With Jason Heyward, Stephen Strasburg, Mike Stanton, Buster Posey, Neftali Feliz, and Carlos Santana now in the big leagues, just four of Marc’s preseason top ten prospects are left in the minors leagues. In all likelihood, the next mega-prospect to get the call will be Pedro Alvarez of the Pirates, and there are indications that he will join the team as soon as tomorrow.
If you’re reading this site, you’re no doubt familiar with Mr. Alvarez and what he can bring to the table. Baseball America describes him as having “tremendous raw power to all fields” with “good pitch-recognition skills,” but notes “can be caught off balance by breaking balls from lefthanders.” That last part is the biggest concern, because he’ll be playing in a division with Jaime Garcia, Ted Lilly, Manny Parra, Chris Narveson, Wandy Rodriguez, and Randy Wolf. Not exactly an awe-inspiring collection of southpaws, but enough that you’ll need a decent platoon partner.
Alvarez is hitting .280 with a stout .260 ISO in Triple-A this year, which are right in line with his career totals of .286 and .251, respectively. MinorLeagueSplits.com indicates a reverse split in a limited sample this year (1.073 OPS vs. LHP, .869 vs. RHB), but his career totals (.810 OPS vs. LHP, .971 vs. RHP) reflect Baseball America’s scouting report. Alvarez can swing and miss with the best of them, striking out in close to 28% of his minor league plate appearances.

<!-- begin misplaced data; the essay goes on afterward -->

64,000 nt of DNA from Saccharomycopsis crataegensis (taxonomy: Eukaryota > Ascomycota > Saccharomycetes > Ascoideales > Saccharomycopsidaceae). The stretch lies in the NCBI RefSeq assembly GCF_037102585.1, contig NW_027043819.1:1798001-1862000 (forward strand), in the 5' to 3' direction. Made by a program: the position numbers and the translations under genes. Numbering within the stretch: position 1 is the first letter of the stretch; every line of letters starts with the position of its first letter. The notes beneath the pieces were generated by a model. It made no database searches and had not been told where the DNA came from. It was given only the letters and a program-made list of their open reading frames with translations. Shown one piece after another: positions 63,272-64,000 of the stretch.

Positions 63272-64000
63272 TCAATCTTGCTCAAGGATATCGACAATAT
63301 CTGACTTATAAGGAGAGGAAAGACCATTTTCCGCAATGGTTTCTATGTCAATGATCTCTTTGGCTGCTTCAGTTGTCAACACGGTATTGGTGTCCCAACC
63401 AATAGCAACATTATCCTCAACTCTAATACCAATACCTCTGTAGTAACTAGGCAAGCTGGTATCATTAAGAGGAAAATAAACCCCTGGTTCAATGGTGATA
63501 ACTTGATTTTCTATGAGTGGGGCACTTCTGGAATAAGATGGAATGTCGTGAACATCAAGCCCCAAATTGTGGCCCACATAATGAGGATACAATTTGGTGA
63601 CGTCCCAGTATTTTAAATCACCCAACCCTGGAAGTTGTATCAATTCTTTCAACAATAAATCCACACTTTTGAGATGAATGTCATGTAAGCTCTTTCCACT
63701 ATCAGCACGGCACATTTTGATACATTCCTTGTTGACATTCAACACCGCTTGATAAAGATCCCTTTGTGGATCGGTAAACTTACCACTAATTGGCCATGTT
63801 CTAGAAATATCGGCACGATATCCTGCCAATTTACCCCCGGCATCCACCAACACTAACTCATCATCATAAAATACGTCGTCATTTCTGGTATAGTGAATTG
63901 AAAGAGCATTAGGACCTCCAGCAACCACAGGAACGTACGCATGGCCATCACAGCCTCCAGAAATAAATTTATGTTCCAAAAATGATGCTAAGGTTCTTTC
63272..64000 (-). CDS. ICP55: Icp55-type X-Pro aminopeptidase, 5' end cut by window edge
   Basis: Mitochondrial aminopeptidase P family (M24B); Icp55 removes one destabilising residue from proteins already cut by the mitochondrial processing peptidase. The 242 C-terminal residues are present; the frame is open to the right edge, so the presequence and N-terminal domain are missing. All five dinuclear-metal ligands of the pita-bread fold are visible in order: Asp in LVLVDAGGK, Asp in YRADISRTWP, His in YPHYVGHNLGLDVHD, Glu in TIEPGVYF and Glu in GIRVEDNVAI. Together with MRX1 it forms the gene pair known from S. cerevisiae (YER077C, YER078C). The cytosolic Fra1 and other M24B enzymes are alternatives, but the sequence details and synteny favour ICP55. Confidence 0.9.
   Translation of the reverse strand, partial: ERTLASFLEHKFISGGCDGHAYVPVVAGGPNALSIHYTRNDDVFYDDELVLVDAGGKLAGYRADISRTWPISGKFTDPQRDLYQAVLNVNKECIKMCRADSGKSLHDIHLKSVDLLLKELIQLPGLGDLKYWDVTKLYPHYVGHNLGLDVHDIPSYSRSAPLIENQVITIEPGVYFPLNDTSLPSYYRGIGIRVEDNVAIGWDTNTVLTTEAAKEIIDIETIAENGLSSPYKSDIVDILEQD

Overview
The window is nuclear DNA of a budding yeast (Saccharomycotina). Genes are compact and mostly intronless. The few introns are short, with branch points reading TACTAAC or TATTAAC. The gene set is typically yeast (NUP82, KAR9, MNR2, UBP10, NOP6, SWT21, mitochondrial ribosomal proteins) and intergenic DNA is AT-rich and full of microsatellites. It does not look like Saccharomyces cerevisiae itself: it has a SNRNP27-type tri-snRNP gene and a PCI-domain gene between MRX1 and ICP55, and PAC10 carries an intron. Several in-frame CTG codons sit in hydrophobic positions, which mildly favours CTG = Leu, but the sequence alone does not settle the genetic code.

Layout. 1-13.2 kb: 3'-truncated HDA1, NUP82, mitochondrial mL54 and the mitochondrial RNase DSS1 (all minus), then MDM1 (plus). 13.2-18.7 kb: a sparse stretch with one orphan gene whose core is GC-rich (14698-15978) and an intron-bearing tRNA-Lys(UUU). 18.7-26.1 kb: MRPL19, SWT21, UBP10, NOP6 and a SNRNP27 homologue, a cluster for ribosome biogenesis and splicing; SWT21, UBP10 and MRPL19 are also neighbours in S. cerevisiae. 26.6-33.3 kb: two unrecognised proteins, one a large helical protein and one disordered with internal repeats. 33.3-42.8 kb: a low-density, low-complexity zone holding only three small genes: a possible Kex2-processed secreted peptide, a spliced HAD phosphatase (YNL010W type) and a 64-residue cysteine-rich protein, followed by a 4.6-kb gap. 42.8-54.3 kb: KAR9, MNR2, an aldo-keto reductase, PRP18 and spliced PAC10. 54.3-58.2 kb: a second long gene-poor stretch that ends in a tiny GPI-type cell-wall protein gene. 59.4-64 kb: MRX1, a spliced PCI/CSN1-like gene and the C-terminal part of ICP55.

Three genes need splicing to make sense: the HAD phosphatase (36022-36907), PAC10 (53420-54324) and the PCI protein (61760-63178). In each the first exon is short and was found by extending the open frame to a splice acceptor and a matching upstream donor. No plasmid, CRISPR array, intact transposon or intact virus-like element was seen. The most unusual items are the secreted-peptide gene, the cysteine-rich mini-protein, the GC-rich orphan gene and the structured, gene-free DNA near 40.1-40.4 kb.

CHONE projected a .231/.299/.400 batting line with 16 HR and 54 RBI in 403 plate appearances before the season, and that seems very reasonable if the Bucs are going to run him out there every day, lefthander or otherwise. If they platoon him, I’d expect something more along the lines of .250/.330/.450, though that’s nothing more than a hunch. I am concerned about all the strikeouts, because bush league strikeout totals do have some predictive value; Chris Davis struck out in close to 27% of his minor league at-bats, for example.
Even if it doesn’t happen tomorrow, the Pirates will inevitably call Alvarez up at some point this month. Pittsburgh has a dreadful offense (team .297 wOBA), so he won’t get much help and the RBI opportunities will be few are far between. The homerun potential alone makes him a worthy fantasy add, even moreso in deeper leagues. You’ll take a bit of a hit in AVG, so make sure you can mitigate at some other spots. Chances are Alvarez will have better trade value than true worth later in the summer based on hype and name recognition alone.
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